I can picture the scene now. A load of suits sitting around a table too big for any room are bouncing ideas off one another for their next big TV hit. “Dragons?” ventures one of them. “Done that,” says another, pointing to a House of the Dragon poster on the wall. “Superheroes!” shouts another, only to be shot down with a retort of, “We’ve had Watchmen, Doom Patrol and Peacemaker in the last five years.” That’s it, there are no new ideas left. After a long period of silence one of them pipes up: “Harry Potter?” Nods and shrugs ripple through the room.
So here we are, dealing with the depressing, tiresome news that a Harry Potter TV series is on the way. According to Bloomberg, Warner Bros Discovery (which owns the rights to JK Rowling’s franchise) is close to signing on the dotted line with HBO Max to create a show based on all seven of the original books, with each season dedicated to each volume. That’s right — they’re planning seven whole series of this thing.
You may have already sensed from my tone that I’m not overly enthralled by the idea, though the reason actually has little to do with Harry and his wizarding world. I’m a big fan of the franchise — I’ve reread all the books as an adult and will watch the films any time I come across them on ITV1 (which is often). It remains a magical story that played a huge part in my childhood and I’m sure many millennials will feel the same way — just this morning I saw a woman my age wearing Ron Weasley’s famous Christmas jumper. But isn’t it a bit… done?
Frankly, I’m sick and tired of TV execs’ laziness. Rather than spend time (and, crucially, money) crafting a new idea or developing a new writer, they’ll rest on their laurels and present their audience with a rehashed version of something we’ve already seen. The best shows on TV at the moment — Yellowjackets, Rain Dogs, Succession — are all fresh, original ideas that don’t feel tedious or old hat. In the next few months alone, we’ll be subject to remakes of Eighties movies Fatal Attraction and Dead Ringers. There’s a Grease spin-off coming to Paramount+ this Friday, and today news of another Game of Thrones prequel hit the headlines.
It barely even matters if these new shows are good or not. Most of them will be; the original movies and series they’re based off are being rehashed for a reason, after all, and studios that own these intellectual properties (IPs) usually have enough money to lob at a production to make it worth watching at least one episode. But if I wanted to watch Harry Potter, I’d watch Harry Potter!
And then there’s the JK Rowling problem, the big trumpeting elephant in the room. Her involvement in the series is enough to put even the most diehard fans off any new Harry Potter outing. Just look at the furore around the recent video game, Hogwarts Legacy, which saw thousands (if not millions) boycott the game over Rowling’s comments about trans women. Still, that didn’t stop it making over £68 million and becoming one of the fastest-selling video games of all time.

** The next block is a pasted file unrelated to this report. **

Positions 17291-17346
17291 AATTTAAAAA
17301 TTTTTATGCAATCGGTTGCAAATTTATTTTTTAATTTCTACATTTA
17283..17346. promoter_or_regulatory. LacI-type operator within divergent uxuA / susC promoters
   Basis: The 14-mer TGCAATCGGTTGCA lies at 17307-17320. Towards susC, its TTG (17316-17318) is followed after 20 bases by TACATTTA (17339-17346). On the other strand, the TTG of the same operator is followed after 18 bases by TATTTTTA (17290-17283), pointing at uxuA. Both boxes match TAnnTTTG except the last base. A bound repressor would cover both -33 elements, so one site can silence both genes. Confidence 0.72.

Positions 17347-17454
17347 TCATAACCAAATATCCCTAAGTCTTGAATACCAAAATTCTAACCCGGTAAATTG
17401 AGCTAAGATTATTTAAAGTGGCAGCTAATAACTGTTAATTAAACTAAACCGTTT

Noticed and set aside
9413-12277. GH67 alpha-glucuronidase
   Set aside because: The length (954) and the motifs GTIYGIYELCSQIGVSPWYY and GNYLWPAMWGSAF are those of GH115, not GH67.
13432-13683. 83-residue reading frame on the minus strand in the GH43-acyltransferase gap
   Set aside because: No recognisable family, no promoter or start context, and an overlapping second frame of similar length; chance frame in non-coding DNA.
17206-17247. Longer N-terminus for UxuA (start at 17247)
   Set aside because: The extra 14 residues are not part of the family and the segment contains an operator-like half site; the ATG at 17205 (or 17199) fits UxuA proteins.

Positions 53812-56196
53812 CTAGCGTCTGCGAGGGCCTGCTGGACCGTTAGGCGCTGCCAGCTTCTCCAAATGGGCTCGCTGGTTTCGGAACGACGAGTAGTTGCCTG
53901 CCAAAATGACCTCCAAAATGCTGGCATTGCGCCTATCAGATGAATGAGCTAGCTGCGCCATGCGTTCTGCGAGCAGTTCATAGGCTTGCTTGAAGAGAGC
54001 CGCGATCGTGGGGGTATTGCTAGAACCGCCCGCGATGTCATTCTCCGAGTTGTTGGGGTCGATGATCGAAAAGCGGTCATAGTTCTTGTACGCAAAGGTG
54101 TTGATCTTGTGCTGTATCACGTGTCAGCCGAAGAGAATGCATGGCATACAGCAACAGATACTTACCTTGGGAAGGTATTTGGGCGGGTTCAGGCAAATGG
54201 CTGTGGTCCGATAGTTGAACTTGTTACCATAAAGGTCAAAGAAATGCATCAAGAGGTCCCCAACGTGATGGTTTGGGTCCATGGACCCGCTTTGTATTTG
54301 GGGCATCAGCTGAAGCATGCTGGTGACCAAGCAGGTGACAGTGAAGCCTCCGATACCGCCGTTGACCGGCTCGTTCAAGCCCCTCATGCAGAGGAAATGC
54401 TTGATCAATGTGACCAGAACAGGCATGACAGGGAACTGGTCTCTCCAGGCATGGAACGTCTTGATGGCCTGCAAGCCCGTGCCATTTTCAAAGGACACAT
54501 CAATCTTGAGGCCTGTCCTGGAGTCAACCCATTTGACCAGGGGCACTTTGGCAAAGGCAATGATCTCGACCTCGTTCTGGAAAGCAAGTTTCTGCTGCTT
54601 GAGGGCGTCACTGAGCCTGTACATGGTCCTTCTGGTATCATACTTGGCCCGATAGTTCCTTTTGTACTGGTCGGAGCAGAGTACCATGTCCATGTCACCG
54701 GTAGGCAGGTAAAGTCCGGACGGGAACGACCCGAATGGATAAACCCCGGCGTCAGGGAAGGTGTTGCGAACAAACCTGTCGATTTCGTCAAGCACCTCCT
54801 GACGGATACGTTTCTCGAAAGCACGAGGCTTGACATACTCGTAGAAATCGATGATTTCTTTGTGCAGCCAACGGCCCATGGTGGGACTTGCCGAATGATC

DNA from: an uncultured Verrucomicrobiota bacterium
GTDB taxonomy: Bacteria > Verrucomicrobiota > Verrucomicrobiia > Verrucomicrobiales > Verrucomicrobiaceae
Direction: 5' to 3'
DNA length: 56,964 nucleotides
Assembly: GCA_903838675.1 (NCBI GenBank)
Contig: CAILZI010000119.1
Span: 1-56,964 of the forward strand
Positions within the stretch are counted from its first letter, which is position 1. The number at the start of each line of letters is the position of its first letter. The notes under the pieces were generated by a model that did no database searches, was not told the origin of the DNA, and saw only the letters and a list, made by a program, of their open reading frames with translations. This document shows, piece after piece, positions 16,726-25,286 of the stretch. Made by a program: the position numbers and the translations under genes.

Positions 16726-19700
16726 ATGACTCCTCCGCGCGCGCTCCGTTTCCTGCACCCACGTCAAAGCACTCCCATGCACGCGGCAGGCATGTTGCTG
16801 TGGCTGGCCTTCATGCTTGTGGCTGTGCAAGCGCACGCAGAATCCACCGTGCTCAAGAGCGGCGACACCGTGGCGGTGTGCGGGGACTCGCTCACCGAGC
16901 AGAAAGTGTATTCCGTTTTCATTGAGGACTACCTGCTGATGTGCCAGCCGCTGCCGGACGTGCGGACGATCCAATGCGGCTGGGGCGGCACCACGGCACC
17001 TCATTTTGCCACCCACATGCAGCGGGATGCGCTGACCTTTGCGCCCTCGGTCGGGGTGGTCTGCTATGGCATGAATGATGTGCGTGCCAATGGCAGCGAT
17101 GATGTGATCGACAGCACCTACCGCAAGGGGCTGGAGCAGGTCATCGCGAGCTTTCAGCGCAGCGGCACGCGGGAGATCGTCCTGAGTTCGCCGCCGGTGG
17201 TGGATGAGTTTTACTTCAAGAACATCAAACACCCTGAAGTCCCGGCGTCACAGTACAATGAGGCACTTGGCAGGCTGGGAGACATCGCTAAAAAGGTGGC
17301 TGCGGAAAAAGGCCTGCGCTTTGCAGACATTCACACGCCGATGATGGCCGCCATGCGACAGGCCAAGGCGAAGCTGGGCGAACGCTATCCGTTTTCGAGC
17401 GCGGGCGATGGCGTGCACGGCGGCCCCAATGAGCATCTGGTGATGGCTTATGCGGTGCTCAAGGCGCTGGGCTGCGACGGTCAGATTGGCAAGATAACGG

Anything even tangentially related to Harry Potter will surely suffer the same fate, something Warner Bros Discovery seem keenly aware of: Bloomberg’s report explains that while Rowling will have some creative control over the resulting show, she will not serve as showrunner. Nevertheless, as with Hogwarts Legacy, she will no doubt make money off any further Harry Potter projects. Another uproar is on the cards.
Which begs the question: why bother? Well, Warner Bros might have paid just £1 million for the rights to the first four books back in 2000, but the IP is now worth almost £20 billion — money that room of suits would rather exploit than let fester in a dusty Gringotts vault. The Fantastic Beasts and Where to Find Them experiment, while initially successful, has ultimately failed with last year’s The Secrets of Dumbledore. Dismal reviews, Covid-19 interruptions and a scandal around the continued casting of Johnny Depp (alongside JK Rowling’s public attacks on trans women) created a perfect storm of negativity, leaving future iterations of the prequel untenable. The production company has to try another avenue to spin yet more gold from its Harry Potter nest egg.
What about The Cursed Child, the West End play that has ticked along nicely since it opened in 2016? Set 19 years after the events in Harry Potter and the Deathly Hallows, the second half of which was released as a movie in 2011, a TV adaptation of the play would be the perfect opportunity to revive the magic of the original films. Except, I imagine none of the original cast would want to resurrect the characters that made them famous. Not only because they don’t need to — Daniel Radcliffe, Emma Watson and Rupert Grint are certainly doing well enough post-Harry Potter — but because to get back into bed with JK Rowling is nothing short of career suicide. All three of the franchise’s main stars have spoken out in solidarity with the trans community in light of Rowling’s opinions. Good for them.
Any continuation of the original films would, then, require a recasting — something I and other fans would never abide. And so, there’s only one thing that could save the Harry Potter franchise: start all over again.
Or, and hear me out Warner Bros Discovery execs, if you happen to be reading this, you could leave it alone. Thanks to its creator, the legacy of Harry Potter is already dangling off a cliff edge. A new TV show wouldn’t just push it off the edge but make the original movies redundant — a crime worthy of a spell in Azkaban.